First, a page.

UTILISING FISH WASTE A HUGE CHALLENGE
Utilising Fish Waste A Huge Challenge – The Fish Waste for Profit conference last week in Reykjavík heard a keynote address from Hörður Kristinsson, chief science and innovation officer at Matís, who noted that while an estimated 8% of fish is lost in discards, the genuinely startling figure is the estimated 35% waste rate at consumer level.
“Food waste is one of the biggest challenges,” he said before commenting that real advances are being made in utilising by-production, such as the work being done with 3D printing technology to make food products such as a cod castle, made with cod production offcuts.
“I’m amazed at the money that’s available for R&D in Iceland, focused on research for the seafood industry,” he said. “This is a unique system we have in Iceland.”
Following keynotes from Matis and Neil Auchterlonie from IFFO, who covered the future predictions for availability of raw material from byproducts, session one explored the prospects for funding the future of full utilisation.
Here, Húni Jóhannesson, a corporate finance specialist at Arctica Finance kicked off the session with an exploration into the investment opportunities he sees in the byproduct industry.
There are more than sixty companies in Iceland working with by-products. “It’s amazing for a small country,” said Jóhannesson, examining the way these companies come into existence, and subsequently grow – or not – as well as looking at how successes and failures come about. He commented that frequently those who are pioneers in utilising material that would otherwise become waste are seen as “eccentrics working with smelly garbage,” but pointed out that often these are people working with ingenious solutions to complex problems.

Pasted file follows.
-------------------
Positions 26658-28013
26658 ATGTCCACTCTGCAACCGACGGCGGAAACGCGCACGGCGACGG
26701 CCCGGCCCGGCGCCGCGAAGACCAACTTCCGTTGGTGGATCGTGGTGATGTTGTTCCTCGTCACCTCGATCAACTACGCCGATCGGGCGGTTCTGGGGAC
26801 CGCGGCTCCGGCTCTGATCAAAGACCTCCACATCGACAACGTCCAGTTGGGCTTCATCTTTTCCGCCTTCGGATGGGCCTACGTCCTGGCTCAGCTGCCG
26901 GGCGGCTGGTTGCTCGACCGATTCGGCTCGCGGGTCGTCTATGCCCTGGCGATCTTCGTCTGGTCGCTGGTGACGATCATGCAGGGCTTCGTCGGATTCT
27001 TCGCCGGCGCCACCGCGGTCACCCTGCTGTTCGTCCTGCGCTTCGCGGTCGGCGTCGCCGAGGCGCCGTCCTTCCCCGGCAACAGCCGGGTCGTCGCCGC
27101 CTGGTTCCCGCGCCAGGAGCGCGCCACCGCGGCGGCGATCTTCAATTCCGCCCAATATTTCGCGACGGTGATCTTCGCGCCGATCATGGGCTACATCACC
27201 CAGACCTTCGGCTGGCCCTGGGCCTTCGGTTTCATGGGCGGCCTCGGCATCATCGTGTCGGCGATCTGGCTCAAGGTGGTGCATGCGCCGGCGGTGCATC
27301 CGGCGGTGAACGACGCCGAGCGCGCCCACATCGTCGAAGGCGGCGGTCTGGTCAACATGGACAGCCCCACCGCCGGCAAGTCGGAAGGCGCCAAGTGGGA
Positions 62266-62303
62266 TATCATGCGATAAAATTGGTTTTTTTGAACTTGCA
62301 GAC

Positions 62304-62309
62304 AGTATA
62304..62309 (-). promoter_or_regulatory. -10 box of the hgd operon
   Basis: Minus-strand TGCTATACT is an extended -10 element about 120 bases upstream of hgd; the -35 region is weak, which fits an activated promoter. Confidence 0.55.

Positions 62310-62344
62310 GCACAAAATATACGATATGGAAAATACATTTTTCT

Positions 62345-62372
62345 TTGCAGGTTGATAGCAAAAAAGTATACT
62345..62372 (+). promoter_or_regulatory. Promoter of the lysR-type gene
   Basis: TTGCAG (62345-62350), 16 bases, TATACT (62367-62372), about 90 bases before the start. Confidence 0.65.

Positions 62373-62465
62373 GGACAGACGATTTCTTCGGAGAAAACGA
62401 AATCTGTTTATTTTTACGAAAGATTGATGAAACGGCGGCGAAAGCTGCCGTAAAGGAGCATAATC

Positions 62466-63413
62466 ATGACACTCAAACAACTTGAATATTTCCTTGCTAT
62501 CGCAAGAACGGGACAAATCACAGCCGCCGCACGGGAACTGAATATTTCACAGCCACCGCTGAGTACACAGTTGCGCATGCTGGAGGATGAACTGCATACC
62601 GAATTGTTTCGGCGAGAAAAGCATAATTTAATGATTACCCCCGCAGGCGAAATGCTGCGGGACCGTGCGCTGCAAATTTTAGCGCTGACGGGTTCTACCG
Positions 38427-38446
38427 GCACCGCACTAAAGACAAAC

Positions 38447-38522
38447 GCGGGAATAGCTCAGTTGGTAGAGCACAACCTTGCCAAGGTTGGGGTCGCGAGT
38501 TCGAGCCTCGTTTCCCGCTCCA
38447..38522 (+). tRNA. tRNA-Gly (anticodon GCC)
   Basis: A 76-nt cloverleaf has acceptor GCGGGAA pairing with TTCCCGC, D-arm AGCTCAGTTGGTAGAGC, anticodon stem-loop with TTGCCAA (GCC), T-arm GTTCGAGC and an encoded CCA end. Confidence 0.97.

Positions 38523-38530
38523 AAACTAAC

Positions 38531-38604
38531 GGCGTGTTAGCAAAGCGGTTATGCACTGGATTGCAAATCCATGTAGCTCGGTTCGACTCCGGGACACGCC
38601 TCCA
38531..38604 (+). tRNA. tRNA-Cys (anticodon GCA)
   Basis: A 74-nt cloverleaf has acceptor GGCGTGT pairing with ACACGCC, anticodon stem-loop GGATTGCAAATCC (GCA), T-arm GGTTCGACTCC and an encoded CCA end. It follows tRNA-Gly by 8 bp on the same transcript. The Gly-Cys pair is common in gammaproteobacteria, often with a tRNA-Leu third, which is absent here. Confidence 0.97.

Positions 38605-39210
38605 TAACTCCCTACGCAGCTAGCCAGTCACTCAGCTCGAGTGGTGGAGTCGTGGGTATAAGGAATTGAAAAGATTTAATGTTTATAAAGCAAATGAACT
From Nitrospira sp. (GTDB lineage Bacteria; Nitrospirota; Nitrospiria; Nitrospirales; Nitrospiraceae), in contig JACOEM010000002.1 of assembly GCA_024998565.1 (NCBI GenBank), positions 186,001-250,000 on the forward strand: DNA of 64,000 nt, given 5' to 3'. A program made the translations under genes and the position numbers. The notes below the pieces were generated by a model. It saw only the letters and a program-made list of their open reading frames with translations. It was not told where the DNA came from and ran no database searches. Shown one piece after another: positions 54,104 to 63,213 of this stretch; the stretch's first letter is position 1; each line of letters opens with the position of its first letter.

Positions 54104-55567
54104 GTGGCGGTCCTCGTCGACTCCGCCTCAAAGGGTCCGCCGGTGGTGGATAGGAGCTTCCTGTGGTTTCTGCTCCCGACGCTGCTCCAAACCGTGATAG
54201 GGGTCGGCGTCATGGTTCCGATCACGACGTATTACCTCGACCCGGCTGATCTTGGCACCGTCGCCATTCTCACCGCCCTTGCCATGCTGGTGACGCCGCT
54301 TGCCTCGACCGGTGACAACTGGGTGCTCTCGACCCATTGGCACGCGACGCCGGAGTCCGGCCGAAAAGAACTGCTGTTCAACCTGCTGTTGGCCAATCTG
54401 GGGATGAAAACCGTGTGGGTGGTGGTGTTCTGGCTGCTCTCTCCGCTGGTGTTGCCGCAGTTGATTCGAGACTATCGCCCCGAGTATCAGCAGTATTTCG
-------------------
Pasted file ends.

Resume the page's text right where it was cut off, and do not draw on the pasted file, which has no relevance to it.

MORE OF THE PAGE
“That’s the reality. It’s important that these ‘eccentrics’ are there to lead the way. We should support and encourage them,” he said.
Sigurdur Bjornsson of Rannis joined Huni on stage with an insight into investing in bioeconomy in Iceland.
Session two kicked off with five presentations from Icelandic experts in the reutilisation industry. Katrín Pétursdóttir of Lýsi has been leading by example for a long time. Lýsi dates back to 1938 and the company has 145 staff – 25 of them working on quality, which highlights the crucial importance placed by the company on quality control and management.
“Everything is used,” she said. “That’s the way we have done this for twenty years. Nothing is wasted. We have full utilisation of all our raw material, and we extract value from everything.”
As a poignant aside, Katrín Pétursdóttir added that Lýsi has also invested in plastic recycling as part of a response to the growing problem of plastic waste.
There’s a future in fish leather, according to Gunnsteinn Björnsson of Atlantic Leather, which emerged as an offshoot of a traditional lambskin leather production that found itself short of raw material.
“We started in 1995 and as a business model we were probably far too early,” he said.
Today Atlantic Leather is one of only a few companies worldwide producing fish skin leather, and it hasn’t been an easy process. Björnsson explained that traditional leather production is geared to temperatures that don’t suit fish skin. Atlantic Leather managed to surmount the technical challenges – and is still doing so, even in highly demanding markets such as producing fish leather to hugely strict specifications for cars.
“Things are changing,” he said. “Is there a market for this? Definitely. Fish leather is classed as exotic leather, but fish leather will become a normal product.”
Lipid Pharmaceuticals, Feel Iceland and Zymetech also presented during this session, providing the audience with insight into how they have grown their businesses and how their innovative and unique products are breaking into international markets.
Day one ended with a session focused on the international applications of the 100% utilisation model. Speakers from Scotland, Ireland, Denmark and Indonesia covered the steps they are taking to ignite the reutilisation industry in their countries.